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Night Shift Paperback – 7 Jun 2012

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Product details

  • Paperback: 496 pages
  • Publisher: Hodder Paperbacks (7 Jun. 2012)
  • Language: English
  • ISBN-10: 1444723197
  • ISBN-13: 978-1444723199
  • Product Dimensions: 12.9 x 3.1 x 19.6 cm
  • Average Customer Review: 4.5 out of 5 stars  See all reviews (50 customer reviews)
  • Amazon Bestsellers Rank: 80,928 in Books (See Top 100 in Books)

More About the Author

Stephen King is the author of more than fifty books, all of them worldwide bestsellers. Among his most recent are the Dark Tower novels, Cell, From a Buick 8, Everything's Eventual, Hearts in Atlantis, The Girl Who Loved Tom Gordon, and Bag of Bones. His acclaimed nonfiction book, On Writing, was also a bestseller. He is the recipient of the 2003 National Book Foundation Medal for Distinguished Contribution to American Letters. He lives in Bangor, Maine, with his wife, novelist Tabitha King.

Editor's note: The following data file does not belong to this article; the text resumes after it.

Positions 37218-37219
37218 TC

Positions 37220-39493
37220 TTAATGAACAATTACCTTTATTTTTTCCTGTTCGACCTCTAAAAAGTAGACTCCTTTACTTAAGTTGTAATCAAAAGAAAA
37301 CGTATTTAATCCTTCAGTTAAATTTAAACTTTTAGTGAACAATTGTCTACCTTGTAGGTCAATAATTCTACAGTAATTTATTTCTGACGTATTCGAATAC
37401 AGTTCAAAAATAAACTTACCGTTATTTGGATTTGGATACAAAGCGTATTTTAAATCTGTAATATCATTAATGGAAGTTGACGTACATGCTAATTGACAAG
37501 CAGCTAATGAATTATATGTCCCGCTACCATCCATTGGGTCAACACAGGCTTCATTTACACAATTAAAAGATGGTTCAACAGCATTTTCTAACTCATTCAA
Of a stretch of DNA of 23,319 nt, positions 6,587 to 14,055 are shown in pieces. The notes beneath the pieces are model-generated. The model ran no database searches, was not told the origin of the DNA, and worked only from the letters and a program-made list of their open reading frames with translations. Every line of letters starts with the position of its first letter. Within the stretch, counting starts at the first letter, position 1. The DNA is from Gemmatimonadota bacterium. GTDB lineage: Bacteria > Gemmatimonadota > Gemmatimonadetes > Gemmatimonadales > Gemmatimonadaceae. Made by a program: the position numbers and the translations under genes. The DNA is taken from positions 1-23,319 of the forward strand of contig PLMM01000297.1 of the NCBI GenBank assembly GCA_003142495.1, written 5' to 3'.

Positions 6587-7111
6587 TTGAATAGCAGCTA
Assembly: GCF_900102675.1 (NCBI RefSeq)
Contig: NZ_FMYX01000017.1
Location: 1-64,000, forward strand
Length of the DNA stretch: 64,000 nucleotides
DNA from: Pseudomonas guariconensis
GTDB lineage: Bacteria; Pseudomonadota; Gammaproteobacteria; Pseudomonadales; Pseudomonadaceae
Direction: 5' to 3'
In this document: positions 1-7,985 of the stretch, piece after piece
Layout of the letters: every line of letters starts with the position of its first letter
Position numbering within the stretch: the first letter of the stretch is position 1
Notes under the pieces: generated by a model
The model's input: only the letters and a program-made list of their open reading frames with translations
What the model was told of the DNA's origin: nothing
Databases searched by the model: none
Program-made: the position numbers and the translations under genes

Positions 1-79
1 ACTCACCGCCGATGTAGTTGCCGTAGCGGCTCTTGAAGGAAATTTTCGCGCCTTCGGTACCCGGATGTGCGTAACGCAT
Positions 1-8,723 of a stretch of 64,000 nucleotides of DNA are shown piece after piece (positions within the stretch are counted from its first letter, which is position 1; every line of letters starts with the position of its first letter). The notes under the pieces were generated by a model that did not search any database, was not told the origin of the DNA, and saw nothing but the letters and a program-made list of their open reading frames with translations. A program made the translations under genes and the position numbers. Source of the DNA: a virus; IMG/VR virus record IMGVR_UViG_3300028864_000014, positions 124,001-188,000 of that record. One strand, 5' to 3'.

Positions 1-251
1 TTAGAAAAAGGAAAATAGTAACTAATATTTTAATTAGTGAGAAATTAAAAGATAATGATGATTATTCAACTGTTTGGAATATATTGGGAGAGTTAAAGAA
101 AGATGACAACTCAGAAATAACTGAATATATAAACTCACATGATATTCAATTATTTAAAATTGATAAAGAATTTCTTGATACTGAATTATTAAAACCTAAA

Product Description

Review

Getting hooked is easy (Frances Fyfield)

A fabulous teller of stories (Daily Express)

Book Description

Hodder are boosting Stephen King's backlist with new covers, new author branding and a marketing campaign which directs readers to the right King title for them.

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First Sentence
How good it was to step into the cold, draughty hall here at Chapelwaite, every bone in an ache from that abdominable coach, in need of instant relief from my distended bladder-and to see a letter addressed in your own inimitable scrawl propped on the obscene little cherry-wood table beside the door! Read the first page
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Most Helpful Customer Reviews